I went to a local open mic comedy night here in Sydney on Wednesday night, to get up and do a four minute set.

There is plenty of angst on display by the comedians on the night for the audience's entertainment. The MC leads the charge with a series of acrostic poems clearly displaying his disdain and resentment towards his stepfather. I didn't even know what an acrostic poem was, so it turned out both enlightening and educational. He also does several bits in between other comedian's sets, about his experience of depression, and of ironic conversations with his therapist.

Comedians Feel Like This about Hecklers and Step-Fathers Sometimes.

Comedians Feel Like This about Hecklers and Step-Fathers Sometimes.

Several other comedians also speak about being depressed, taking antidepressants, seeing psychiatrists, psychologists, counsellors or therapists. Most of the stories sound funny, most of the time. But these people are clearly suffering.

I get a strong sense that a lot of comedians, deep down, are very angry. We're putting on a brave face, smiling and joking around about some pretty serious issues. I sense that there's a lot of primal rage going on, that we've been taught to suppress. We are using comedy to express that rage; or perhaps to mask it. Maybe both.

When it's my turn, I get up and do a set about anger, focusing on my recent experience learning Tai Chi: the teacher who did more talking than teaching, and the woman that hassled me about the way I spoke one day after my practice down at the local beach. The stories I tell our literally true, but the deeper truth is that I'm not nearly as angry at my Tai Chi teacher as I am at, say, my mother. But I'm not ready to talk about that on stage; it's still too painful for me to see the comic side of yet.

The other comedians are pushing boundaries when they start doing suicide jokes. They're talking about their own potential suicides, and most of them are doing it in a way that is making us laugh. You've got to wonder what it is about human nature that make something like that funny. Actually, I know what it is: laughter is a stress relief. We laugh because we're vicariously experiencing someone else's pain, and the stress relief comes when our conscious mind realises that it's not ours.

But the audience is not always laughing tonight. A female comedian ends her set by saying that since nobody finds her funny, she is leaving Australia to go to Europe where she can kill herself in a place where her mother won't find her body. Part of me thinks she could well be serious; I don't think anybody has laughed at any of her material tonight. I've heard her before, and I didn't find her funny then either. Apparently that's important if you want to be a comedian.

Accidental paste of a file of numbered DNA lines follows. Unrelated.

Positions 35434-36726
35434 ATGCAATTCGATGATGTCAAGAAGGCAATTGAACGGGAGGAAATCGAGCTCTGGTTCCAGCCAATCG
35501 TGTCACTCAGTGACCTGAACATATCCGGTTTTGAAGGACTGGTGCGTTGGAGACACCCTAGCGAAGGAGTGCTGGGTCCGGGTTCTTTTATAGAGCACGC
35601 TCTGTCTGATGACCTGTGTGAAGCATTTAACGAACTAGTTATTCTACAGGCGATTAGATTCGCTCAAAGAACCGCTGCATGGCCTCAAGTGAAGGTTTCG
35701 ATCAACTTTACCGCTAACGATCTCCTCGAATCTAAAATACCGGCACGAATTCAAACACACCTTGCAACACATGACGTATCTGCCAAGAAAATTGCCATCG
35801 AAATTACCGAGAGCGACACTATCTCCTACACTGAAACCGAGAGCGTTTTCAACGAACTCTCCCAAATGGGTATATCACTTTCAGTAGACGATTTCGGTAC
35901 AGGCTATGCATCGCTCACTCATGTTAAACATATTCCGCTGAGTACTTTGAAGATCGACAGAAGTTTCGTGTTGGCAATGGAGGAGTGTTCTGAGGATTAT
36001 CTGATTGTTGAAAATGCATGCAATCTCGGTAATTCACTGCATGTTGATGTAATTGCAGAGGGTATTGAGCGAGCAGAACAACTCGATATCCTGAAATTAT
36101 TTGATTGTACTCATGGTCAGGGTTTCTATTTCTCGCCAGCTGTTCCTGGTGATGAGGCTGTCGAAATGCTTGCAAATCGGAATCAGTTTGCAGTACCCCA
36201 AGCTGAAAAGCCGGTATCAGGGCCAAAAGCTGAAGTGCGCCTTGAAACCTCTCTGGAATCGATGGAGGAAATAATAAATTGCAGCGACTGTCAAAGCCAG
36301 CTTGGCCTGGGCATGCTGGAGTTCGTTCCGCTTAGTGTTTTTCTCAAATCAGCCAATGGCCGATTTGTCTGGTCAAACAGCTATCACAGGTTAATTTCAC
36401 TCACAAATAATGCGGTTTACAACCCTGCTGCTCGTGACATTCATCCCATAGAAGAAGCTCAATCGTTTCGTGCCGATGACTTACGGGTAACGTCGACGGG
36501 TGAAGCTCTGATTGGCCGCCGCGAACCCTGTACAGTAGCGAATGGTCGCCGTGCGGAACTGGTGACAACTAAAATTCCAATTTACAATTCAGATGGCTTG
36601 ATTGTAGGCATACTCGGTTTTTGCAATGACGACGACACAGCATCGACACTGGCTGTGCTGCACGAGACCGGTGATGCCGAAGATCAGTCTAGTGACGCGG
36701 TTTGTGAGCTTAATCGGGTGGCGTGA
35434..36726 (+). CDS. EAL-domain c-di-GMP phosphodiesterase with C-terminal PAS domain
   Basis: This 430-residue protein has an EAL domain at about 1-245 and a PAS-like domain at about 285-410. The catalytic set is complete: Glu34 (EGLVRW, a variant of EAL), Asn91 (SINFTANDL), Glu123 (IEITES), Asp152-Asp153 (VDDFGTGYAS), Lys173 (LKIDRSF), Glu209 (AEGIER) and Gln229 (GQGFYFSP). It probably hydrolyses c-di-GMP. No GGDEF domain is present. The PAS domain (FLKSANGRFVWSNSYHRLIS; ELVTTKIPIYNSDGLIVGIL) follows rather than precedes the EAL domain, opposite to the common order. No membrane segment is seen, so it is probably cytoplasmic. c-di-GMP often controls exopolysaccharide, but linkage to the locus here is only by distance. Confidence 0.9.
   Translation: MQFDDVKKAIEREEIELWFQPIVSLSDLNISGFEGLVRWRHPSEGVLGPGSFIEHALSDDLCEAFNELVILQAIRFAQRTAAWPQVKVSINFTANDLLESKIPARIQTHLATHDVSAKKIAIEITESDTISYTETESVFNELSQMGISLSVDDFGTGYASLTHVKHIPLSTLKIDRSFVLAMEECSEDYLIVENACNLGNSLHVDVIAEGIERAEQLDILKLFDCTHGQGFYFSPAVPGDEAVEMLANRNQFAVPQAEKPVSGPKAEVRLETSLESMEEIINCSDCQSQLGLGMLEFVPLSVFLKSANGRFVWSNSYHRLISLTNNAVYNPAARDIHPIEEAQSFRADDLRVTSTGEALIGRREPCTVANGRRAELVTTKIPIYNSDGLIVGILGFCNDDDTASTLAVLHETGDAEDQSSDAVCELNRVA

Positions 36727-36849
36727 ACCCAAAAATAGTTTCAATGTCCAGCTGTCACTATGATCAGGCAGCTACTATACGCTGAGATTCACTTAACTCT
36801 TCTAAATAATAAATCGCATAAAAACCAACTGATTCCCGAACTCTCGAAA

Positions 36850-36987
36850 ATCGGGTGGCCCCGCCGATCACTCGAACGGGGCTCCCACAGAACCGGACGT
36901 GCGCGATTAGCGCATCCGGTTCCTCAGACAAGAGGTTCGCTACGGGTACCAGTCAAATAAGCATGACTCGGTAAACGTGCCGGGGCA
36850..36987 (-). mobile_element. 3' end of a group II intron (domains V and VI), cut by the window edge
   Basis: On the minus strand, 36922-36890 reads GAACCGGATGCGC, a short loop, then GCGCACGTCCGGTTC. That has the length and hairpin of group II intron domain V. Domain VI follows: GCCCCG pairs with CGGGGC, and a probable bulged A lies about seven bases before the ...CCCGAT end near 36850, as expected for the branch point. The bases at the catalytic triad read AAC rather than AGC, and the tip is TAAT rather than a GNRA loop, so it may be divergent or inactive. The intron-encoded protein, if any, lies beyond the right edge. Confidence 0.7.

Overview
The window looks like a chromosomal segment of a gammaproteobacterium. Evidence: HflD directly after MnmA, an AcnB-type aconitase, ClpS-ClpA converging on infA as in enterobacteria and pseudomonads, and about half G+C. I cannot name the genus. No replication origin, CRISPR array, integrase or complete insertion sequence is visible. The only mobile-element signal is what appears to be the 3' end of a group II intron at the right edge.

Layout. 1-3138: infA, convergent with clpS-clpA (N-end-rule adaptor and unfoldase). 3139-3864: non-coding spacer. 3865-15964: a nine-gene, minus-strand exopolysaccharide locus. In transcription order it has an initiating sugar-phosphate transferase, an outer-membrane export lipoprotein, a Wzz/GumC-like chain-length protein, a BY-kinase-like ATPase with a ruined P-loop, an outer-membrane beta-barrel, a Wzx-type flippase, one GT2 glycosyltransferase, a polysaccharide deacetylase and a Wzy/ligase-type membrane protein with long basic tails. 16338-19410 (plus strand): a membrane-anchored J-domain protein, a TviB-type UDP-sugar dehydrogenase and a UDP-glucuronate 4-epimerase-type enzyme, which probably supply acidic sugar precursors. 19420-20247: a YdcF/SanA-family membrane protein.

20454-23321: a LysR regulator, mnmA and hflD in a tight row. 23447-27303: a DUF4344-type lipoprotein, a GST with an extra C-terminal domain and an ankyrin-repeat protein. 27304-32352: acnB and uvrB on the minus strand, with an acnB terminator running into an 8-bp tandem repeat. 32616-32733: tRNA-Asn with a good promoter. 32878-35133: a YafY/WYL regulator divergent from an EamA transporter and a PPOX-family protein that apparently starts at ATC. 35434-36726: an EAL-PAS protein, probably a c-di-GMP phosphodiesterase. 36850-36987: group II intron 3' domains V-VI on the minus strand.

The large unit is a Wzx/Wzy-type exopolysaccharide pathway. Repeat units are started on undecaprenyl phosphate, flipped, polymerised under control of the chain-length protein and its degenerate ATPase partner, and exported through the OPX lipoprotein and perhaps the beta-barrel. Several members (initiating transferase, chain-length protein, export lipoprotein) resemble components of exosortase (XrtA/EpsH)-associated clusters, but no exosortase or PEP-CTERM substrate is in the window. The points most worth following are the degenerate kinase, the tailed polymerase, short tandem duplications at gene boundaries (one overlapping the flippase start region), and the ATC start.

What to do? Tell her to call Lifeline? Call an ambulance and get them to come and pick her up as she comes off stage? Confiscate her passport? Or remind myself that the stories that most comedians tell onstage are distorted versions of the truth, exaggerated for our entertainment. I placate my discomfort by leaning to the attractive woman seated on my left in the audience and saying "Well, that was awkward!" to which she replies: "I know!"

I never did end up getting her number. The attractive woman beside me in the audience that is, not the suicidal comedian. Well, actually I didn't get either of their numbers.

The MC gets back on and starts doing a suicide joke of his own, which prompts a middle aged woman seated in the centre of the audience to yell "Not funny!"

I have no idea what is going on for her; she looks old enough to have lost a son to suicide. Who knows.

The comedian launches into an angry tirade towards the heckler: "You have no right to judge me, or my suicide joke!" He starts yelling back at her.

I think "Wow, this guy is clearly in a lot of pain." He's reacting like a tiger with a thorn lodged deep in its paw.

Now most comedians hate hecklers, especially up-and-coming comedians who go to open mic nights like this. We don't have the experience to handle heckling in a way that's fun and engaging for everyone, we get triggered by the interruption, and it's easy to lose track of where you're at in your material.

Plus, maybe this guy is like me, and has a history of being criticised by older women when he is speaking his truth as best he knows how. Perhaps his suicide joke is an unconscious cry for help, and it hurts to get that met with criticism. Or maybe I'm just projecting myself into his situation, when really it's completely different. Who knows.

Down the track, I suspect that dealing with hecklers just becomes part of the fun of it all. But when you are still new at this game and the heckler hits one of your hot buttons; that's no fun for anyone.

My set tonight gets a few laughs, and certainly holds the audience's attention. I feel heard. I also feel proud of myself for getting over my initial fear of even getting up on stage in the first place. I don't really end with a bang; my final punchline doesn't get any laughs at all. Which leads me to finish with a statement of fact that does get a laugh: "Well, I can see that wasn't a really great ending."

A bit like this post, actually.


I combine trauma awareness, emotional healing and comedy to heal painful events from your past, so you can live a future life you love; and have fun doing it.

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